Let’s say you are in a rectangular test chamber, standing on a platform separated from the exit by a deep pit that you cannot possibly leap over. All you have to do is create one portal on a wall next to you, then fire the gun across the chasm to create the corresponding portal on a wall next to the exit. You walk through the hole beside you and pop out by your destination. Voilà.

That’s easy, and that’s pretty much where you start in Portal 2. The game then begins to layer on more mind-bending situations that both elucidate, and take advantage of, basic physics. For example, an important concept is the conservation of momentum. When you enter one portal, you emerge from the corresponding portal at exactly the same speed. This means that gravity becomes your personal propulsion system.

Picture the same test chamber, but with one difference: the walls, floors and ceiling by the exit are not “portal-able.” Certain surfaces are designed to be impervious to the portal effect. How will you cross?

First you open a portal that’s above and behind you on the wall. Against all intuition, you then leap into the pit. As you fall, accelerating, you aim at the floor and open a portal where you are about to land and plummet through, only to be launched horizontally out of the portal you originally created. Your speed propels you across the pit to land by the exit.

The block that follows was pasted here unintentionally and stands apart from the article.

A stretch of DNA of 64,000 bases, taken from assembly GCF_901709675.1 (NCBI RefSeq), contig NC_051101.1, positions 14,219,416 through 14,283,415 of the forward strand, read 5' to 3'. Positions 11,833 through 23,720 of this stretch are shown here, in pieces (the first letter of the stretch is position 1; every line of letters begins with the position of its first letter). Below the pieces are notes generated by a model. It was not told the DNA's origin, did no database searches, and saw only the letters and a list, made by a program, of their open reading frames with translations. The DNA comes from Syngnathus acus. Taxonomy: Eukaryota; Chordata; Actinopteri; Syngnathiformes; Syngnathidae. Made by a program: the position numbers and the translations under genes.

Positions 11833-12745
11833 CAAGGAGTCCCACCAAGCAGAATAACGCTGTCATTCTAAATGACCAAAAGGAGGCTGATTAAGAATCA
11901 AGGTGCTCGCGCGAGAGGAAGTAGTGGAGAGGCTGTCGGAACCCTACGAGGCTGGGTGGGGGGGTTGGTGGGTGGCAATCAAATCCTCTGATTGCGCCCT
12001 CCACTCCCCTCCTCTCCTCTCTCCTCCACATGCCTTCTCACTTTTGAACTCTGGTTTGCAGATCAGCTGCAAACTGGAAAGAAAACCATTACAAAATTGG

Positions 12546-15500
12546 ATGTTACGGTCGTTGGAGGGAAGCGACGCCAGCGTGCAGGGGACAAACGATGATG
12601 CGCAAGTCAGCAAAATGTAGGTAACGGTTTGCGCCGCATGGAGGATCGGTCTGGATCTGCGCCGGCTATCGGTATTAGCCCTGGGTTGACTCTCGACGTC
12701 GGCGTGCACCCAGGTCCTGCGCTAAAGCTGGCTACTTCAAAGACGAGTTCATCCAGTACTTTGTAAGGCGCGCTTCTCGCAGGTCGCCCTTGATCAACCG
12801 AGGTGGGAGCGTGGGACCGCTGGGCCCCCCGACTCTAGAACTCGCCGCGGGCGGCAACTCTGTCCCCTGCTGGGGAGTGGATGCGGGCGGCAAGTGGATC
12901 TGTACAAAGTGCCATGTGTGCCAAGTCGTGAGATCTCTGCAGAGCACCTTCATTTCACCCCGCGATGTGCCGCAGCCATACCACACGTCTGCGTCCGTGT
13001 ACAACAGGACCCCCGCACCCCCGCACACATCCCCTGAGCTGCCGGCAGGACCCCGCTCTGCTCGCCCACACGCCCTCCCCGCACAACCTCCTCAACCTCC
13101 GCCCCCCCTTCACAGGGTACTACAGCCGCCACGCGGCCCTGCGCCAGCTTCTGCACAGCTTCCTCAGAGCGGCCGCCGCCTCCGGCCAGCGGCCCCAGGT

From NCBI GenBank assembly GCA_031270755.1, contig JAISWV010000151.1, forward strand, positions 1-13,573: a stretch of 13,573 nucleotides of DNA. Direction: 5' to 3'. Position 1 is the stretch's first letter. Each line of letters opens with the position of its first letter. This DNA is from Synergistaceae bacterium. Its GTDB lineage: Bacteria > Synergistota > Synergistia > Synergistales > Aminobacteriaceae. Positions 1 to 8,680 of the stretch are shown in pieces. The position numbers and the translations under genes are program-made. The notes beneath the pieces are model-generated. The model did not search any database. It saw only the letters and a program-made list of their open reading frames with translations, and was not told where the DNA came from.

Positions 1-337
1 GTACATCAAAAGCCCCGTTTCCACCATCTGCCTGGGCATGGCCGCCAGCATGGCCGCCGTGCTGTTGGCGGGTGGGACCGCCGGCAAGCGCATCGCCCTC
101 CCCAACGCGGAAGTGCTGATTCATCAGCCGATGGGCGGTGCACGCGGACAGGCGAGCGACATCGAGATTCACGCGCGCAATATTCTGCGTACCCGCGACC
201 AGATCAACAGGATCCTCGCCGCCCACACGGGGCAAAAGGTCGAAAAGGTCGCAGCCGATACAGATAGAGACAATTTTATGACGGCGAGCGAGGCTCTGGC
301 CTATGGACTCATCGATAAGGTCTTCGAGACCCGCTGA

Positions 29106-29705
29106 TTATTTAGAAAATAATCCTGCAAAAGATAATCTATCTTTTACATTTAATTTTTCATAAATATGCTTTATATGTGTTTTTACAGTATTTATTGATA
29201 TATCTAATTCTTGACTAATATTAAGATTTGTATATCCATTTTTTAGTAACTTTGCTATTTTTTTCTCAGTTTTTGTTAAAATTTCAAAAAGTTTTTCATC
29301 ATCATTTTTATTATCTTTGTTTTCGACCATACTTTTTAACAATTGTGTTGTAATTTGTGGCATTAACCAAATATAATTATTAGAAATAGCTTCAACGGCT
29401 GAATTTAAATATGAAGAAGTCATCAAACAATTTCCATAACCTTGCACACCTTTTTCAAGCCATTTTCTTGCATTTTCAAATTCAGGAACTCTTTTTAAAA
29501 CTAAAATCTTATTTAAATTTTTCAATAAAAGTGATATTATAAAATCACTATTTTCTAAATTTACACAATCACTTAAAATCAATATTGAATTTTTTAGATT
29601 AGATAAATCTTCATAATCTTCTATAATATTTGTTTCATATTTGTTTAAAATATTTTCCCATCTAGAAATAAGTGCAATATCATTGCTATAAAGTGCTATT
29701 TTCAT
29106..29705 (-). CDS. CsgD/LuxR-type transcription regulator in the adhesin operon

As Slashdot reports, you can even make your own Portal playground thanks to Valve, which is no stranger to open-sourcing game guts.

Portal 2 Authoring Tools Beta Released

Valve has announced the beta release of a set of authoring tools for Portal 2, allowing users to create their own puzzles and challenges in the name of science. “The Portal 2 Authoring Tools include versions of the same tools we used to make Portal 2. They’ll allow you to create your own singleplayer and co-op maps, new character skins, 3D models, sound effects, and music.” The tools are available for free to anyone who owns the PC version of the game.

Of course, if you want your physics straight from the horse’s mouth–er, voice synthesizer–there is this rare recent interview with Stephen Hawking: